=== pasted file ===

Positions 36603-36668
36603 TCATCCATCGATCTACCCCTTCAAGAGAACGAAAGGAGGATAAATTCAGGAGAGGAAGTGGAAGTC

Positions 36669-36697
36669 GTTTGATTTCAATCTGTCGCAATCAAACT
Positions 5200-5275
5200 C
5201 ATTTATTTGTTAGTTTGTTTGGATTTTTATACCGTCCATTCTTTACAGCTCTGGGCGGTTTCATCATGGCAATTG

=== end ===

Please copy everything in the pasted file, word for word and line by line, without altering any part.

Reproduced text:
Positions 36603-36668
36603 TCATCCATCGATCTACCCCTTCAAGAGAACGAAAGGAGGATAAATTCAGGAGAGGAAGTGGAAGTC

Positions 36669-36697
36669 GTTTGATTTCAATCTGTCGCAATCAAACT
Positions 5200-5275
5200 C
5201 ATTTATTTGTTAGTTTGTTTGGATTTTTATACCGTCCATTCTTTACAGCTCTGGGCGGTTTCATCATGGCAATTG